Orient Express

1980 - 2003

Orient Express was the first truly terrifying coaster at Worlds of Fun. Today, we watch shows on mega-coasters, extremely tall, extremly fast, that was the Orient Express in its day. Orient Express was a truly ground-breaking for the coaster world as it ushered in a whole breed of multi-looping steel monsters of which Patriot today is descended from.

STATISTICS

• Location: Orient Section
• Rating: Aggressive
• Added: 1980
• Removed: 2003
• Highest Point: 117 feet
• Highest Drop: 115 feet
• Ride Length: 3470 feet
• Number of trains: 3
• Number of cars per train: 7
• Passengers per car: 4
• Capacity: 1,800 pph
• All time high Capacity: 2,211 pph
• Current Avage Capacity: 900 pph
• Ride Time: 2:15
• Gravitational Forces: 3.5
• Maximum Speed: 65 mph
• Designer: Ron Toomer
• Manufacturer: Arrow Dynamics
• Type of Ride: Multielement
• Height Requirement: 48inches.
• Current Location: 0

UNIQUE FEATURES

Orient Express was built by Arrow Development/Dynamics of Mountain View, CA. Three decades before, Arrow had changed the roller coaster world by introducing the world’s first tubular steel roller coaster at Disneyland, known as the Matterhorn. Five years before they had broken even more new ground with the first modern-inverting coaster, the Corkscrew at Knott’s Berry Farm. Orient Express would break new ground itself by not only being the world’s tallest and fastest coaster, but also the very first coaster to introduce an element never before seen... the boomerang. The boomerang element in very common these days, one only has to look at Worlds of Fun today to see a coaster CALLED The Boomerang, to see its influence. The boomerang element is a simple double twist of track, but it was the first element to depart from the simple loop or corkscrew, and Worlds of Fun gave it a special name, the Kamikaze Kurve.

Orient Express drew its name from the Agatha Christie thriller, Murder on the Orient Express, and more indirectly the famous Orient Express railroad. Famously, Worlds of Fun was sued in the 1990’s by the same Orient Express railroad line to change its name. The name change never happened thankfully, but it is a unique and VERY true side story.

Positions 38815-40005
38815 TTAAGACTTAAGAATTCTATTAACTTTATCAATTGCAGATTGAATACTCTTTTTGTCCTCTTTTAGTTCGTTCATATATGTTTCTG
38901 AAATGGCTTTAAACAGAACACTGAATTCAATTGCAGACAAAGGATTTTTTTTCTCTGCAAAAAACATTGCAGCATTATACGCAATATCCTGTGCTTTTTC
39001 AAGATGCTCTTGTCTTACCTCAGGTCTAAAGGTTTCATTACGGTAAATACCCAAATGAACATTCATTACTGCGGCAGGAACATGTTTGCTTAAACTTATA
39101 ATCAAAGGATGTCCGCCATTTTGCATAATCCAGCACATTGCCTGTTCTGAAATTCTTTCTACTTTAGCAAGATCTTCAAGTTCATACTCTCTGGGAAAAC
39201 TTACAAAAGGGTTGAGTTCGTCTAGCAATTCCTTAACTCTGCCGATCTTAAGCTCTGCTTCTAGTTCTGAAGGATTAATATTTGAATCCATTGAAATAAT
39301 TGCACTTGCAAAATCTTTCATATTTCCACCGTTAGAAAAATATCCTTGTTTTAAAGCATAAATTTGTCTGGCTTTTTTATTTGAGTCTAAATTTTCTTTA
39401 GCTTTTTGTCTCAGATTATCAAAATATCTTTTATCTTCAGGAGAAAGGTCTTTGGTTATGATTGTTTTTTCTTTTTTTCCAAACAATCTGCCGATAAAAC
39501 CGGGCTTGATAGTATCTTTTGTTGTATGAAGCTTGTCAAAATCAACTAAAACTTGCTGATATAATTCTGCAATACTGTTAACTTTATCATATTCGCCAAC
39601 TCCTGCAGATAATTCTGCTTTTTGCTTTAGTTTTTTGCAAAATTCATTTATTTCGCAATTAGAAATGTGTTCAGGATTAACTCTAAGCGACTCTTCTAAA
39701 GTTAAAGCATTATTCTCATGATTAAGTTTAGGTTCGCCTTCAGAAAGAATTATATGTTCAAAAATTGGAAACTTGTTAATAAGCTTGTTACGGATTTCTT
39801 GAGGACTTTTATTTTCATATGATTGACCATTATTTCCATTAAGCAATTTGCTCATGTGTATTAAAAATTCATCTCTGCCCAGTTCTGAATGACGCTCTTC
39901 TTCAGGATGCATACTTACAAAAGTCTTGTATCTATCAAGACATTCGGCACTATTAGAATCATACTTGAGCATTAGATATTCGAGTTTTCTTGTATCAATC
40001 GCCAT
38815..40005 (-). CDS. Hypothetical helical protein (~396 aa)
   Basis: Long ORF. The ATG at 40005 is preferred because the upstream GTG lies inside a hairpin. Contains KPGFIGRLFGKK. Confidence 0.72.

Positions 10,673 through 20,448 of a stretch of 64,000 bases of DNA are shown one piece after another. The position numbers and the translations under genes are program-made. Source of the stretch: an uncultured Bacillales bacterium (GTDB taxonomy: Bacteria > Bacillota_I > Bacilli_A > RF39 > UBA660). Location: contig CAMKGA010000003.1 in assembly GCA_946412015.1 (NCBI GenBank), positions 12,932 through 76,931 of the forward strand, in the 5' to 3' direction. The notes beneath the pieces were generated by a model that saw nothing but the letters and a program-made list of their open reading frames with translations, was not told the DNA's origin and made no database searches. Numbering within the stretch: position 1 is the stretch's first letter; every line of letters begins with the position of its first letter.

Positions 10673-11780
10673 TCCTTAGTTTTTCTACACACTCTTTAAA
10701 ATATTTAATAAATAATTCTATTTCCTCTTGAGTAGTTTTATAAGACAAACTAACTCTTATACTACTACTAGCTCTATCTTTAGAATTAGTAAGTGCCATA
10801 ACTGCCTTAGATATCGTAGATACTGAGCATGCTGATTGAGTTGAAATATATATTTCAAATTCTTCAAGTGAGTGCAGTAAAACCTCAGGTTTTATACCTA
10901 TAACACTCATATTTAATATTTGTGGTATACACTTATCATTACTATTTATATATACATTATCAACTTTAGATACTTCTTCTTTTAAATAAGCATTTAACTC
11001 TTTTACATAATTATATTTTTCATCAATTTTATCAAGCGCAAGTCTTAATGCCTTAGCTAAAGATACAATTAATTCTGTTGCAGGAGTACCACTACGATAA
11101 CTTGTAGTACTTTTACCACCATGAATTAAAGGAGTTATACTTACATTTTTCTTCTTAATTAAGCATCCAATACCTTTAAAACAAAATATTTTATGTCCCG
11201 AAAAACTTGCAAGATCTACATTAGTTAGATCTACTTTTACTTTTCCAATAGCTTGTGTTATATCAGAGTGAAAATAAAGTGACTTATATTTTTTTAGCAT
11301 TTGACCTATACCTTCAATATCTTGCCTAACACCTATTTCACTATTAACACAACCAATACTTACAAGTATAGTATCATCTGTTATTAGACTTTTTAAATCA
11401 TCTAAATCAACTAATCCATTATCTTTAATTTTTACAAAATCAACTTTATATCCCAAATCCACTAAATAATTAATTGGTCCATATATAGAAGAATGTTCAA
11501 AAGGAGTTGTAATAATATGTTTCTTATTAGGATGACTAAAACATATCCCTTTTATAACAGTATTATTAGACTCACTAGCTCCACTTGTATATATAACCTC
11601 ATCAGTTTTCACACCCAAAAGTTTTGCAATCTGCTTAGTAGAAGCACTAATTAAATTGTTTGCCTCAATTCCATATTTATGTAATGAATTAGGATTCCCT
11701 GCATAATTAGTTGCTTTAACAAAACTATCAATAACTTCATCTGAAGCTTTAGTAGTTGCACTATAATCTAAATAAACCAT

Orient Express in its time was a true thriller, it combined four amazing, gut-punching drops, an aesthetically beautiful combination interlocking loops, and of course the pounding Kamikaze Kurve. The adjective of “pounding” has also been used to describe a ride on the Orient Express too, it truly was not the smoothest ride around. A ride on the Orient Express truly was never unforgettable.

F.Y.I.

The end cam slowly to this massive steel beast, but as a proto-type of things to come Orient Express not only pounded riders, but pounded itself to death. We now know that steel coasters have a finite lifespan. In 2003, we all discovered that chilling fact as the park struggled to keep the Orient Express operating until the end of the season. It didn’t happen. Orient Express gave its final ride in September 2003. Unlike Zambezi Zinger, Orient Express wasn’t allowed a second life, it was demolished and scrapped for its steel. The coaster is gone but this red steel beast will always be remembered as long as those that rode it keep its memory alive.


There are two coasters still in existence that bear a resemblance to this great coaster. The first being the Loch Ness Monster at Busch Gardens Williamsburg. Loch Ness was built in 1978 by Arrow Dynamics and was the first and now only coaster to incorporate interlocked loops into the ride. (the second was the Orient Express).

The second coaster was actually built many years after the Orient Express and it is The Vortex at Paramount's Kings Island. Built by Arrow Dynamics for the park, while not a complete clone, it does follow the layout almost completely while throwing in a taller drop and two corkscrews into the mix as well.

Take a look at the Orient Express Demolition Photo Gallery.

What our readers have to say about Orient Express



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Orient Express Picture Gallery